Pakistan ‘examining’ evidence, but indicates it is ‘insufficient’ (Lead, changing dateline)January 6th, 2009 - 4:28 pm ICT by IANS
New Delhi/Islamabad, Jan 6 (IANS) Pakistan’s envoy said Tuesday his country had not “rejected” the evidence that India had furnished of the involvement of elements from his country in the Mumbai carnage, even as a Pakistani newspaper reported that Islamabad had told the US that the material was “insufficient”.”There is no question of rejection of material that the Indian government has given us,” Pakistan High Commissioner Shahid Malik told reporters in New Delhi on the sidelines of a conference of Asia Africa Rural Development Organisation.
“We are in the process of examining the evidence and we will get in touch with authorities,” Malik said.
Earlier, reports from Islamabad said Pakistan had set up a joint investigation team to examine the material handed over by India.
Apart from the confessional statement of Mohammad Ajmal Kasab, the lone terrorist captured during the Nov 26-29 Mumbai bloodbath, the evidence points to communication links with elements in Pakistan during the attacks, data from recovered GPS and satellite phones and recovered weapons and other articles.
According to The Nation newspaper, “Pakistan has made clear to the US that the evidence provided by India is insufficient and no action can be based upon it”.
Pakistan has also made it clear to US Assistant Secretary of State for South and Central Asian Affairs Richard Boucher that “the proofs brought to Pakistan were too insufficient to be made a ground for any action”, the newspaper said, quoting unnamed sources.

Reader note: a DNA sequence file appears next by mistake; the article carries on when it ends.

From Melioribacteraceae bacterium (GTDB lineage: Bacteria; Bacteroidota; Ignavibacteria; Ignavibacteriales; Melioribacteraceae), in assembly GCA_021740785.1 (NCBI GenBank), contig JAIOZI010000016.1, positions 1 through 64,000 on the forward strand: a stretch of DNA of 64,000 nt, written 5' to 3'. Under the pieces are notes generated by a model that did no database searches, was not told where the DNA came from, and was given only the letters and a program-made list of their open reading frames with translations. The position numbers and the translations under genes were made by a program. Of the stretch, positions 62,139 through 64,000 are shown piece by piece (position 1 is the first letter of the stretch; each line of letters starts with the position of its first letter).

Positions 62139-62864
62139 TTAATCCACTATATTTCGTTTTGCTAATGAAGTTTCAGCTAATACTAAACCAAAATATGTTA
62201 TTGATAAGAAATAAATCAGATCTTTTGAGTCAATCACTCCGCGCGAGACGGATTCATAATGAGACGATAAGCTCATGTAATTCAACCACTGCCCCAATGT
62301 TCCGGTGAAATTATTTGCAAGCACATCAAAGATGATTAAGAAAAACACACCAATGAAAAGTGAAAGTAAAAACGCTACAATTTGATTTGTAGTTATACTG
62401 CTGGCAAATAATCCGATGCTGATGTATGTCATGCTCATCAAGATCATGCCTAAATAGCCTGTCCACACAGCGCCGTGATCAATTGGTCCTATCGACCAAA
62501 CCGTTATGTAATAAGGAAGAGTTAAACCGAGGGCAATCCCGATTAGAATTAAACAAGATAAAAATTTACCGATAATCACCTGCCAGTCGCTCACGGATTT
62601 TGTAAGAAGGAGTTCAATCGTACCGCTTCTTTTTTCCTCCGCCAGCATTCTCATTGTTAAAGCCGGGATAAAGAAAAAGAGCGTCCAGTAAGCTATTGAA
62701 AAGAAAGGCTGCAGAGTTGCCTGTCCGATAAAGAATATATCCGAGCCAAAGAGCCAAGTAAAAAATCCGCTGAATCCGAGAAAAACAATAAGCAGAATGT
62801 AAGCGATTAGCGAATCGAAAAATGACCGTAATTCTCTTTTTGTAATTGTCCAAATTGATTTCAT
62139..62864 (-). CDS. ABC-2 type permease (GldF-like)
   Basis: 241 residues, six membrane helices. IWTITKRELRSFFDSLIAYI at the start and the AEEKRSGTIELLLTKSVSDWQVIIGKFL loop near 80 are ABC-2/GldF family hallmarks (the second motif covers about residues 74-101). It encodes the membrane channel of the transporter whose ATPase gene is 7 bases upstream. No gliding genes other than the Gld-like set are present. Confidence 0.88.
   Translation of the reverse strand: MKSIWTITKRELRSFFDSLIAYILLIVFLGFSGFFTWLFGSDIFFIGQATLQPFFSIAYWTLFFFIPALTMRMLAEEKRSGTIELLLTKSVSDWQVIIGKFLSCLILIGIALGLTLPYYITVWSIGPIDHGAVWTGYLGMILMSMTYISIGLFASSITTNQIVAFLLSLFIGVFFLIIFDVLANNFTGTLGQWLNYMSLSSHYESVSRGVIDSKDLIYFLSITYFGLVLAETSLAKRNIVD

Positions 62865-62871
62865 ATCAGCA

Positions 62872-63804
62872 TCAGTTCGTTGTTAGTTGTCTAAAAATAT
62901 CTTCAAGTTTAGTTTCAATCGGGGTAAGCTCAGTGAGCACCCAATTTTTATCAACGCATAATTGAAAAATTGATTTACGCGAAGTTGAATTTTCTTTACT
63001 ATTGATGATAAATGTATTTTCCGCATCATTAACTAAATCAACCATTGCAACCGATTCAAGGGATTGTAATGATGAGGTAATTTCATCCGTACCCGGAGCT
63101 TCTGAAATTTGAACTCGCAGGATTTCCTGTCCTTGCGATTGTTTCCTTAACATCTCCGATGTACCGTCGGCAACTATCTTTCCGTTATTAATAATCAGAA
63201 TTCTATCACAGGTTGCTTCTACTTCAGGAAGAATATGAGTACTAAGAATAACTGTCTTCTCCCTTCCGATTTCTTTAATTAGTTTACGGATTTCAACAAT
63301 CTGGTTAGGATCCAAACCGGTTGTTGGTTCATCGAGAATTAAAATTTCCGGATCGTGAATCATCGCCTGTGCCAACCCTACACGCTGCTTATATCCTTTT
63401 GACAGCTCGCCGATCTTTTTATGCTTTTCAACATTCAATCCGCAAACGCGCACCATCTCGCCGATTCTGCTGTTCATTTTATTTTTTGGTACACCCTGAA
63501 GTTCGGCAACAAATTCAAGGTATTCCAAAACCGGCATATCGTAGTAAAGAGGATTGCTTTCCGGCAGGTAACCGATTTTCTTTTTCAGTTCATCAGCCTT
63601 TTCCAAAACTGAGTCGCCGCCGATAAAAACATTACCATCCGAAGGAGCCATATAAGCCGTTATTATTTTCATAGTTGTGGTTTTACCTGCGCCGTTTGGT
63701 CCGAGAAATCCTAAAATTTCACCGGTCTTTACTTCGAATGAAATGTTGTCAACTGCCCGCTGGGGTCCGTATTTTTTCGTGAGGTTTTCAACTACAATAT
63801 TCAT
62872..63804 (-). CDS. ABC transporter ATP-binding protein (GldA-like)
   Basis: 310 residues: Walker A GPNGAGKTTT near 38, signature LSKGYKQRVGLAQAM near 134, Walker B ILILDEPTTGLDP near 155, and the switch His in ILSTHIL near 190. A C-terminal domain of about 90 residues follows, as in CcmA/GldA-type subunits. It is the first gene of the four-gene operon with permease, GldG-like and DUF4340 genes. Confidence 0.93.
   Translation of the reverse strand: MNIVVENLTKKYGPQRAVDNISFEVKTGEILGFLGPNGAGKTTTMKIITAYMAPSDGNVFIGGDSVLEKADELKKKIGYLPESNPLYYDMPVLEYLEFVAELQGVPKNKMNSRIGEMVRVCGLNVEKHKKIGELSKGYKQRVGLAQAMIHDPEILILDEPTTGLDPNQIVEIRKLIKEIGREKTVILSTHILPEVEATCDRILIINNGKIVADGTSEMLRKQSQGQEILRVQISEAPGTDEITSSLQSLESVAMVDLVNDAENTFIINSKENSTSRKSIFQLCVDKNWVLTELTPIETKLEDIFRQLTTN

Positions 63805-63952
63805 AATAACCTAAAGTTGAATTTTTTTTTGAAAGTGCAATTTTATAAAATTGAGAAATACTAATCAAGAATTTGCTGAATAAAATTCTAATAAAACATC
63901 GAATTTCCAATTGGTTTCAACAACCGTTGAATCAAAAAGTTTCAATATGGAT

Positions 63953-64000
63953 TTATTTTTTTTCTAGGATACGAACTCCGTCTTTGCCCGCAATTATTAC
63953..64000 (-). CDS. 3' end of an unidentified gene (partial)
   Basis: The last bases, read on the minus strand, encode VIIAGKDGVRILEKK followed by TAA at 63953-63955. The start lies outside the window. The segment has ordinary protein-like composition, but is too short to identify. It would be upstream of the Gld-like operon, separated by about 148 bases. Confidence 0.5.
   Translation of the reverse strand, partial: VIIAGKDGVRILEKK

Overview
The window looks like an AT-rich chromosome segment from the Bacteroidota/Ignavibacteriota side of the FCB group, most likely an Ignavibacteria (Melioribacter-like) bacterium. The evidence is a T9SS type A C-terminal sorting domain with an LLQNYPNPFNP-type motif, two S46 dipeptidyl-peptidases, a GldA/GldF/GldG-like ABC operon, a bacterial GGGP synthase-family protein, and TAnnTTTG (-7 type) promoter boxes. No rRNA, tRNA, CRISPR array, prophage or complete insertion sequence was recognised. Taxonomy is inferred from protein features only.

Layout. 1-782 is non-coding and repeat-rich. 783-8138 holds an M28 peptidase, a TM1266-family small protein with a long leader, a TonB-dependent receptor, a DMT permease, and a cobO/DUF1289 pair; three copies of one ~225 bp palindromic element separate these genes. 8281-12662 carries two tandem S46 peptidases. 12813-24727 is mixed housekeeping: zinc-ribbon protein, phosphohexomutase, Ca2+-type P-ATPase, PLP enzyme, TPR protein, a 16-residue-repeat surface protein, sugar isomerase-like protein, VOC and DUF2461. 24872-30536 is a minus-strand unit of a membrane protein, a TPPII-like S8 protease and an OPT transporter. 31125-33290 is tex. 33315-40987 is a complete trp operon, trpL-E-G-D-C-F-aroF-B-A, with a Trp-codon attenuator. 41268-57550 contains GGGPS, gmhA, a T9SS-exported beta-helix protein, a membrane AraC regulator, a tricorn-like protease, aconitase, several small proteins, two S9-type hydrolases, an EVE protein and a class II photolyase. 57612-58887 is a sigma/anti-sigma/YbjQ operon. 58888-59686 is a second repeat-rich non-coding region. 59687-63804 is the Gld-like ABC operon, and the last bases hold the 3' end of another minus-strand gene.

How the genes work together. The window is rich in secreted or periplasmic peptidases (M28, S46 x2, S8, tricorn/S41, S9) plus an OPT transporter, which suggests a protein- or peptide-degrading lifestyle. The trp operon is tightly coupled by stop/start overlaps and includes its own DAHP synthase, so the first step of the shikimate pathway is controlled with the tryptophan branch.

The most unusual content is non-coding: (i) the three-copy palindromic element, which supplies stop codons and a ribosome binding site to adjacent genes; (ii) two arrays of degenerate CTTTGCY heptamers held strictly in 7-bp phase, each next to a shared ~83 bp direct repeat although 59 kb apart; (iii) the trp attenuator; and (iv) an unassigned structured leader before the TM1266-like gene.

This apart, the US had been told that Kasab’s confession had been extracted “under torture and violence of investigation agencies” and had “no legal status”, The Nation quoted a source as saying.
The Indian dossier also contains a demand for handing over Lashkar-e-Taiba (LeT) operatives Zaki-ur-Rehman Lakhvi and Zarar Shah who New Delhi says masterminded and facilitated the Mumbai attacks.
The duo have been arrested in Pakistan and Islamabad has rejected demands for their extradition, saying if evidence was found against them, they would be tried in this country.
Reacting to this, Indian Foreign Secretary Shivshankar Menon said in New Delhi Monday that under international conventions and the SAARC Charter, Pakistan was obliged to extradite the perpetrators of the Mumbai terror attacks.
The Nation said that “Pakistan too had prepared a dossier that contained evidence on Indian involvement in acts of terror in tribal areas and Balochistan, with a focus on the role of Indian consulates in Afghanistan in this regard”.
“Pakistan will soon send its dossier to Washington and other world capitals to let them know which state in South Asia has been supporting the menace of terror on the soil of neighbouring states,” the newspaper quoted the official as saying.
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